Α limited degree of colonisation by Serbs seems to have taken place also in the southern part of Eastern Macedonia. And here it is interesting to observe that Lemerle, discussing the clashes between Greeks and Serbs in Eastern Macedonia, expresses the opinion that the Serbian armies had a firm grip on the region of Philippi, and that even throughout the Greek parts (“Ρωμαίων μὲν ὄντα, ὑπήκοα δὲ Τριβαλλοῖς ἐκ πολλοῦ”, as Gregoras writes) there had been some colonisation by Serbs here and there . This is very likely, and we can reinforce his opinion by quoting as evidence the observant and trusworthy traveller Belon, who notes that even in his own day (200 years later) with the exception of Serres, both Greek and Serb was spoken in the villages there. During the Turkish occupation, however, these people had been completely hellenized, or else were absorbed by the Bulgarians who filtered down from the north in search of work. The result of this continued assimilation of one group of Slavs by another was that, taken as a whole, they gained more and more territory, until the Bulgarian element became particularly pronounced, especially with the imperceptible movement of farmers and labourers southwards. Thus, in the end, such few Serbs as had survived in that part of Eastern Macedonia were completely absorbed either by the Greeks or by the Bulgarians. Doubtless there will be instances of the deliberate conversion of Greeks into Slavs, just as there was of Bulgarians into Greeks; although such cases are very difficult for us to pinpoint and determine with absolute certainty today.
At all events, we must take it as a fact that the Serbian rulers — and Dušan in particular — greatly facilitated the influx not only of Albanians and Albano-Vlachs by employing many ot them as mercenaries, but also of fresh Slavs — Serbs and Bulgars. These intermingled with the remnants of the old Slav colonists that had remained after their rapid christianization and hellenization in the 8th century and in the first half of the 9th .
The social conditions in Macedonia were no different from the corresponding conditions in other provinces in the Byzantine empire. The Serbian rulers had not changed the regime in the least. They had already adopted from the Byzantines the institution of Pronoia and imposed it in their own country. They too, as the Byzantines, distributed land to their soldiers and to monasteries. Α host of deeds of gift whether of despots or private individuals, have been preserved in the monasteries of both Northern and Southern Macedonia, and particularly of Mount Athos; and these provide us with valuable information about the economic and social conditions of rural life: on the farms of the monasteries and churches and their dependencies, in the villages, fields, vegetable-gardens and mills; also about the tenants (πάροικοι), the state of servitude, forced labour, as well as the productions and distribution of products .
History of Macedonia 1354-1833,IMXA,1973
The Greek inhabitants, not unnaturally, were on the defensive in the face of the Slav colonists in Greater Macedonia and perhaps at this point one should consider the size and the state of the Greek population within the empire of Stephen Dušan, and a little later under his successors in the Serbian state of Sérres.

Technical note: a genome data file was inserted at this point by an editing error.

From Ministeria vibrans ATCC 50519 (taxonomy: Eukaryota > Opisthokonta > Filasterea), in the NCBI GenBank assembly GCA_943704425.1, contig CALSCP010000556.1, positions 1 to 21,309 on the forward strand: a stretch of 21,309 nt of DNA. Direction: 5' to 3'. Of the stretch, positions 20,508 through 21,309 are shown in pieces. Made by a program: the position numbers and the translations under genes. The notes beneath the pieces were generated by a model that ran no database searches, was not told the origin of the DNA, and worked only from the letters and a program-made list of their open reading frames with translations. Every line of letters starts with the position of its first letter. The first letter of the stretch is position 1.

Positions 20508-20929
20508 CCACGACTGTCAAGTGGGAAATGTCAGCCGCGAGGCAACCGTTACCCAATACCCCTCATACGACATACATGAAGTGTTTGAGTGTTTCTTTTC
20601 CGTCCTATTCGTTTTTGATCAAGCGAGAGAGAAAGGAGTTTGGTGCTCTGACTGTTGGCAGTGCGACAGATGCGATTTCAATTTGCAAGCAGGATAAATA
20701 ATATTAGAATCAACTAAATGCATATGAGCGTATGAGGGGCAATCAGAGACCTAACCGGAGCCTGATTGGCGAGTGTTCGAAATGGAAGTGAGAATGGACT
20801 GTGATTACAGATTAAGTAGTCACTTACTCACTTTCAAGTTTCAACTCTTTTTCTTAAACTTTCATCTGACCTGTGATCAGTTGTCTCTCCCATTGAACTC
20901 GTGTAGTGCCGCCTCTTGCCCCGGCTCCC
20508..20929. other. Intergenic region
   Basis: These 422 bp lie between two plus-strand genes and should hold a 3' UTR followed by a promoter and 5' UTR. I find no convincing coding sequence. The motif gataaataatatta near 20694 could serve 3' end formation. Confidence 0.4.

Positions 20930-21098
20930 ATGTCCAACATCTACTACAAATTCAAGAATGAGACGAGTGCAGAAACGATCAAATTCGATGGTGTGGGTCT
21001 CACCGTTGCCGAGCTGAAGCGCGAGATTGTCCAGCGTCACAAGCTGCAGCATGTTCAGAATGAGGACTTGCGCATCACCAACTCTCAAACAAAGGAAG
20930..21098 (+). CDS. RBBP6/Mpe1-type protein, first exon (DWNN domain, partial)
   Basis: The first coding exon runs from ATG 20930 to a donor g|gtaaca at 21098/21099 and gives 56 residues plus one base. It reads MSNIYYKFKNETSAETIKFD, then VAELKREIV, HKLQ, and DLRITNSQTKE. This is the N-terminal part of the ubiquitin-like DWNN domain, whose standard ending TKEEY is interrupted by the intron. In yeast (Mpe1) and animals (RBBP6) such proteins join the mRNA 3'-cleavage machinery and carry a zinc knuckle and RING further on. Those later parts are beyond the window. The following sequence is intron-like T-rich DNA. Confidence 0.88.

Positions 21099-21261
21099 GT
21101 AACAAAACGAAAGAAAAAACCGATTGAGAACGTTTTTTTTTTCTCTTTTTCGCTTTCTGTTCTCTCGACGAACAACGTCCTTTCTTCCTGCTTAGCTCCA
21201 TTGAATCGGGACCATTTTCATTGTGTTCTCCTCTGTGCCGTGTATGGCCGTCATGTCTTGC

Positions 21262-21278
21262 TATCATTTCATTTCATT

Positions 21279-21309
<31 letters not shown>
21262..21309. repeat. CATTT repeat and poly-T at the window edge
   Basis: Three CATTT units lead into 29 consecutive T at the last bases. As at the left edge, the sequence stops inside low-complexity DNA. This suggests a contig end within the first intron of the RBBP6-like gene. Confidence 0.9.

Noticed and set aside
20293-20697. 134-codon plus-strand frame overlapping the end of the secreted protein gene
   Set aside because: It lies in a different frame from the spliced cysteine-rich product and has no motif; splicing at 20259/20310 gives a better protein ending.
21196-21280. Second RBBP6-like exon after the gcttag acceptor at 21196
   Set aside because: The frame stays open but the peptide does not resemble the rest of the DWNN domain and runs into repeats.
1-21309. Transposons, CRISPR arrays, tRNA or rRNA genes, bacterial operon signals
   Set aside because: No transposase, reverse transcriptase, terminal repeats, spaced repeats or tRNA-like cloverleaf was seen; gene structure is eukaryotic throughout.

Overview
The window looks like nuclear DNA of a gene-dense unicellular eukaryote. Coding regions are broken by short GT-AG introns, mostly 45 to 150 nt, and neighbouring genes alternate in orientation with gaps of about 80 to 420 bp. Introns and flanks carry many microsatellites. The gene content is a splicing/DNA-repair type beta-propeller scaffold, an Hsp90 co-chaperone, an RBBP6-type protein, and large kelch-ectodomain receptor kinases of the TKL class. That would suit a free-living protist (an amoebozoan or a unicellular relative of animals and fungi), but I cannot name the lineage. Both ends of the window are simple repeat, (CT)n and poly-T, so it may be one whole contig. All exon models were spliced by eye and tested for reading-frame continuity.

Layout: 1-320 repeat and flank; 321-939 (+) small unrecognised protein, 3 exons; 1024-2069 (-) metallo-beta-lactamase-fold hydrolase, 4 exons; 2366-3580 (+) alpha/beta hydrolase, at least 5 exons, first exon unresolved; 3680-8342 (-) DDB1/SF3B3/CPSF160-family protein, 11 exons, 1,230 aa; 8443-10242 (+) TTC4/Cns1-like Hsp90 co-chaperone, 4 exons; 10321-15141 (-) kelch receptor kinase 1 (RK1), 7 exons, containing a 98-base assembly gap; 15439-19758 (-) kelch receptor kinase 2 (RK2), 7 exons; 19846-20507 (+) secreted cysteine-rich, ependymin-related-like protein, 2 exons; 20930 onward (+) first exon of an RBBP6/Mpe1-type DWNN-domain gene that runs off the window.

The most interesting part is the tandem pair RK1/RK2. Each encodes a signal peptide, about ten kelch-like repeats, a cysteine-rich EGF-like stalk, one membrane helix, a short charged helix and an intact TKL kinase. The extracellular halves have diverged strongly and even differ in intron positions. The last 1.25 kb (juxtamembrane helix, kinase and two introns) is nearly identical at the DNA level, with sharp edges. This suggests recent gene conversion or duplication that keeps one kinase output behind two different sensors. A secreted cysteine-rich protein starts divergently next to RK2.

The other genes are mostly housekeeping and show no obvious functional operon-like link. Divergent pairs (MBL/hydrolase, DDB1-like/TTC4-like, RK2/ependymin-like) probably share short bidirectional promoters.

If Dušan proclaimed himself ‘king and emperor of Serbia and Romania’, he had done so not only because he had the intention of extending his sway over Greek lands also, but because he was confronting in a practical way the indisputable fact that he found himself wedged between Greek populations. It is not surprising that this proclamation came after the occupation of Sérres, which he had finally succeeded in capturing after many abortive attempts . This was undoubtedly the reason why he was obliged to re-organise and split up his great dominion into two parts, as Gregoras informs us; the northern part comprised the Serbian territories over whom he ordained as governor his youngest son Uroš, while the ‘Greek lands’ of the south he governed directly in person . Α remnant of the Greek-speaking and racially Greek areas of Northern Macedonia (beyond the present Greek frontier) survived to our day in the form of Melnik, which lies isolated in the depths of a narrow ravine in the Pirin Mountains (Mt. Orvelos) surrounded by towering cliffs. The Byzantine emperors had taken an interest in this natural bulwark against invaders from the north, and had strengthened it with Greek colonists from Philippopolis. Their number was augmented by further immigrants from Crete, who found refuge on Byzantine soil after the failure of their insurrections at home against the Venetians . The Arab traveller Idris, writing in the 12th century, considered Melnik one of the principal towns in the land of the ‘Romans’, and spoke admiringly of its well-cultivated plains and the surrounding villages . The inhabitants of Melnik were pronouncedly conscious of their nationality, and for that reason in 1246, when the emperor of Nicaea, John III Ducas Vatatzes, was marching on their city, they were persuaded by Nicholas Manglavites to surrender the city to the emperor, affirming that “our land belongs to the rulers of the Romans …, we are of pure Romaic blood” exposed to the attacks of foreign peoples. After many vicissitudes it fell into the hands of kral Stephen Dušan, and on his death it passed to Uğlieša with the districts of Sérres and Nevrokop. Later on it seems to have passed into the hands of the lesser Serb rulers, Dragaš and Constantine Dejanovič; and in 1395 it fell to the Turks. Throughout the course of these centuries the people of Melnik have preserved unchanged their Greek character and their monuments of Byzantine ecclesiastical and secular architecture. It is worth the famous 14th century Byzantine house which survives to this day (fig. 1). But it is not only monuments such as these which emphasise the Byzantine character of the town; it lives on in the names of the old families: Mourtzouphlos, Ducas, Kouropalatis, Spandonis, etc..